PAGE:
Skip to content

‘Daddy solidarity’

November 25, 2009

Just what is “Daddy Solidarity”?  I found myself thinking about this when confronted with the phrase recently.

I had taken my son to a toddler singing group. The term should be used loosely as it is generally the parents feeling liberated to sing songs, clap hands, bang on the floor etc. – whilst the kids run around the room.

Image from adoptivefamiliesofmichiana.com

Mothers & babies: An intimidating sight for any Dad!

This was on another of my all too rare (and fleeting) Monday’s off – my Daddy Day-Care-Day as I’ve mentioned in previous posts.

Now I’m used to the fact that on a weekday, with a child I’m a rarity.  Much as we like to think about what a modern country we are (and we’re getting there) Mums still outnumber Dad’s on the toddler-social-scene – and I like to think I live in a particularly ‘right on’ (think Guardian-reading) area.

So, at this singing group I was one of two Dad’s.  The other Dad was a belting stereo-type of the aforementioned Guardian reader – bearded and wearing what I’d bet my life  was a shabby-chic, Oxfam bought jumper.  However, we’d exchanged the faint nod of recognition that, of those above the age of three – we were the solitary representatives of our gender.

The ‘group leader’ – we’ll call her Vera – noticed this and gleefully announced to the group: “At least we’ve got a bit of Daddy-solidarity today.”

Polite laughter and smiles all-round – but I was slightly put out by this.  It was as if it was prejudged I’d be incapable of having solidarity with some mothers.

I know, I know – from Mars & Venus and all that but since the arrival of my son I’m quite good with mothers – one even lives in my house.  Heck, I grew up with another one!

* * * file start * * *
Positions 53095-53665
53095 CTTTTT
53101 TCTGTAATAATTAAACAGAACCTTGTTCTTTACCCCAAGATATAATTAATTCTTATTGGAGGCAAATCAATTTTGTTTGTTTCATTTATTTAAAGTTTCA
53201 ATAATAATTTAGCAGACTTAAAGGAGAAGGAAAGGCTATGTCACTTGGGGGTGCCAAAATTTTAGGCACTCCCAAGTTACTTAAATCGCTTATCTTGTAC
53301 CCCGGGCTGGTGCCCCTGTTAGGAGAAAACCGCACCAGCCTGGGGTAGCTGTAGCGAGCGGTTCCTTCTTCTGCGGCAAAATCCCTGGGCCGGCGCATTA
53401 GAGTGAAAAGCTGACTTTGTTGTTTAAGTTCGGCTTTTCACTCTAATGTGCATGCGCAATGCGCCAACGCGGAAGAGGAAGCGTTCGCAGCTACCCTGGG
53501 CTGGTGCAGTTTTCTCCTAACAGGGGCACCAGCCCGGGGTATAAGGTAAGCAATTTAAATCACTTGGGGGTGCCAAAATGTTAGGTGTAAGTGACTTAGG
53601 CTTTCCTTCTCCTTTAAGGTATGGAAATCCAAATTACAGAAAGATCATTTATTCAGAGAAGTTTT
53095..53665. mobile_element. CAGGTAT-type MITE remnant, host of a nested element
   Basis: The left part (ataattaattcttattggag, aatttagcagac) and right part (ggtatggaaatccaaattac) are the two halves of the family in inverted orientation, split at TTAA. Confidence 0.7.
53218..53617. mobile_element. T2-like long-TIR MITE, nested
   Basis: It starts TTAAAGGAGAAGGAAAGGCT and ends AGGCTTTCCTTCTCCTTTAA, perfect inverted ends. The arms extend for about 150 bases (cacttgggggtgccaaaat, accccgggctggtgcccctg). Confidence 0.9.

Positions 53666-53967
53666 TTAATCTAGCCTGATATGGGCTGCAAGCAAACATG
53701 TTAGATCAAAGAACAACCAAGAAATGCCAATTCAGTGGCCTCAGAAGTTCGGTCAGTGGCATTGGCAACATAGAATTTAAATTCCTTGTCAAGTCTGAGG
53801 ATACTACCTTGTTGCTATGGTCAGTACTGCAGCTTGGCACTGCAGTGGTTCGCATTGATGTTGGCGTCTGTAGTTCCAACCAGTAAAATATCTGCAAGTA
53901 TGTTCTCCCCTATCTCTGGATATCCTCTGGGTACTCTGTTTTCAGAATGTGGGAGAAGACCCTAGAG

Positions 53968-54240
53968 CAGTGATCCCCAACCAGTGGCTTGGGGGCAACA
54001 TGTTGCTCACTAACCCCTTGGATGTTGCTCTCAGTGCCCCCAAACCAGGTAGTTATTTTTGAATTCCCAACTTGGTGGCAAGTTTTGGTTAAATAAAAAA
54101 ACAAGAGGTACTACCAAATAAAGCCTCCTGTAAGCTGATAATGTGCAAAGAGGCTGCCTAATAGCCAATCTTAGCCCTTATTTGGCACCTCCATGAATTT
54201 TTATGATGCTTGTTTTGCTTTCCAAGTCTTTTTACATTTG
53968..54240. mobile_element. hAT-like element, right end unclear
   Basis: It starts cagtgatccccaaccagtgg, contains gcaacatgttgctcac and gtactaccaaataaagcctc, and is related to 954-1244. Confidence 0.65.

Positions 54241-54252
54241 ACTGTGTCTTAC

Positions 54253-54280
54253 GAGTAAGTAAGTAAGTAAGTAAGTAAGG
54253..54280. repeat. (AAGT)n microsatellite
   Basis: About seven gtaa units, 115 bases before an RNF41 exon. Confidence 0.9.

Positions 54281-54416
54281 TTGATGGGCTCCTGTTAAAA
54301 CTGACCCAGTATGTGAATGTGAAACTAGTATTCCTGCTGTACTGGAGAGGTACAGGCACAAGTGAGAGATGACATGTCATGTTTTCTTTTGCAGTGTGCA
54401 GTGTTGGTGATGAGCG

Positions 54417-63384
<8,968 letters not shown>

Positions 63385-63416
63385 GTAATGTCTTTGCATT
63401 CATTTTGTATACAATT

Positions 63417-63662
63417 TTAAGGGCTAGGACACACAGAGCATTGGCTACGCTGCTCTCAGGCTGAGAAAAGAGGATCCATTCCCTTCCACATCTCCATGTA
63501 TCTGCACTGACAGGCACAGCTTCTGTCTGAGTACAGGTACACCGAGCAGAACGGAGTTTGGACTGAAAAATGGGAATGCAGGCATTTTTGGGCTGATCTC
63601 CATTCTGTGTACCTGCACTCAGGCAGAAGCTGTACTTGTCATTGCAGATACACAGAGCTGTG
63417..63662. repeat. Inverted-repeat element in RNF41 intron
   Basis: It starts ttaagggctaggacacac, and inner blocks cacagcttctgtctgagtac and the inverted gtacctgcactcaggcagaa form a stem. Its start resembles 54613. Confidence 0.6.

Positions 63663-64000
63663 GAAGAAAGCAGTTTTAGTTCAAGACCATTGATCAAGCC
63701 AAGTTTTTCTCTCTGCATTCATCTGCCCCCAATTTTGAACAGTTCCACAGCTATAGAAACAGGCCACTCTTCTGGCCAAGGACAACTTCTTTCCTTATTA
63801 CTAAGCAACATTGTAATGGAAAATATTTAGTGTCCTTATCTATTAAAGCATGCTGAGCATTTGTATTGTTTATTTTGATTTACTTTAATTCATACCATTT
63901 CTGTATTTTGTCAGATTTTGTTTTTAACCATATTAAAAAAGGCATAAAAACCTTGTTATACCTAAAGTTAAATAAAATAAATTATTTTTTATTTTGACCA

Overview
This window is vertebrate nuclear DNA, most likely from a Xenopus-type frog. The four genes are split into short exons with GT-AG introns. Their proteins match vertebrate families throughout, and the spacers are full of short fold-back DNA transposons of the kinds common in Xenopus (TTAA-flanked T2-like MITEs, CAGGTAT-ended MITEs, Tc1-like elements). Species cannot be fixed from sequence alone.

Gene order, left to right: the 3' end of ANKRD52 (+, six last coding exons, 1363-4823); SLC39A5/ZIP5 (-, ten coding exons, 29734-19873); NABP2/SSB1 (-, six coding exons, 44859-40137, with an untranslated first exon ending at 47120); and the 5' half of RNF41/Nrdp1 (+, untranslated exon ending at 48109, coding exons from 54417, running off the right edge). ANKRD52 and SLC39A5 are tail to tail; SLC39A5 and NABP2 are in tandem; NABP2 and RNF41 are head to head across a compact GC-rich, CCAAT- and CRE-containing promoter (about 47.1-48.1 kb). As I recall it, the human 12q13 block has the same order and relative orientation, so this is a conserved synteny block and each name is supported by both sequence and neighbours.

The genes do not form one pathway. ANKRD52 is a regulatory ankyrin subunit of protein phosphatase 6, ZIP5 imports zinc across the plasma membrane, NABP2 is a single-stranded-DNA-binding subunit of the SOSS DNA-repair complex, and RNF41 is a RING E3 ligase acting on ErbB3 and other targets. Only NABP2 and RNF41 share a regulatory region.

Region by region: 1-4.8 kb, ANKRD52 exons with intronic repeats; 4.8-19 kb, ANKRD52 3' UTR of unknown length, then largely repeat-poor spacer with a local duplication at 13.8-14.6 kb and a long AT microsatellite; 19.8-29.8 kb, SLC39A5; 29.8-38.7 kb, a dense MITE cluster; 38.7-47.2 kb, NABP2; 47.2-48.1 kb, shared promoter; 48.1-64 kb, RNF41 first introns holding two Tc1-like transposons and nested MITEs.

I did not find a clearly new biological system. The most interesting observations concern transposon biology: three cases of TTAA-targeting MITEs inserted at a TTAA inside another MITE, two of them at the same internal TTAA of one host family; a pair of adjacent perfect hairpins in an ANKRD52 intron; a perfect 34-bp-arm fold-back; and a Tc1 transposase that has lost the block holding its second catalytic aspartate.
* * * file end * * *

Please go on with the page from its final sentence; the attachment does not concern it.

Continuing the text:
It wasn’t meant as an affront – perhaps I’m too sensitive.

Stubbornness & cold stares

If I am its only because of scarring, still raw from my first foray onto the toddler social scene.

My son (now nearing two) hadn’t even reached his first birthday at this point.  Poor lamb was suffering terribly from teething pains but ignorant of the world-stopping power of teething I’d gone ahead and at my wife’s insistence, taken him to a play group style event at a nearby village hall-style venue.

My son was already in a dangerously fragile mood when we arrived.  The sight of a room-full of strangers, singing, shouting and general toddler mayhem (which he’s a more than noisy part of now) tipped him over the edge.

Image from http://www.supercoolbaby.com

This t-shirt sums-up my son's feelings!

I’d lost him from that point already – but it was the patronising looks and pity-filled stares that made the stubborn arse in me blunder on.

The room was full of mothers (I was the only Dad on this occasion – a far more frequent occurence) and I could see it on all their faces: “Oh – he probably never looks after his son – doesn’t know what he’s doing.  No wonder the baby’s crying.”

I tried everything: toys; cajoling; cuddles; talking; reassuring; milk; in the pushchair; out of the pushchair; in a quiet room etc. etc.  (parents will be familiar with the plethora of options one comes up with when trying to soothe a crying child!)

None of it worked.  Of course it didn’t – my poor son was in pain from his teeth and I should have taken him home to bed.  I did in the end and Calpol’ed up he slept for an eternity.

There wasn’t much solidarity that day though – Daddy or otherwise.

Advertisements

Leave a Reply

Fill in your details below or click an icon to log in:

WordPress.com Logo

You are commenting using your WordPress.com account. Log Out / Change )

Twitter picture

You are commenting using your Twitter account. Log Out / Change )

Facebook photo

You are commenting using your Facebook account. Log Out / Change )

Google+ photo

You are commenting using your Google+ account. Log Out / Change )

Connecting to %s

%d bloggers like this: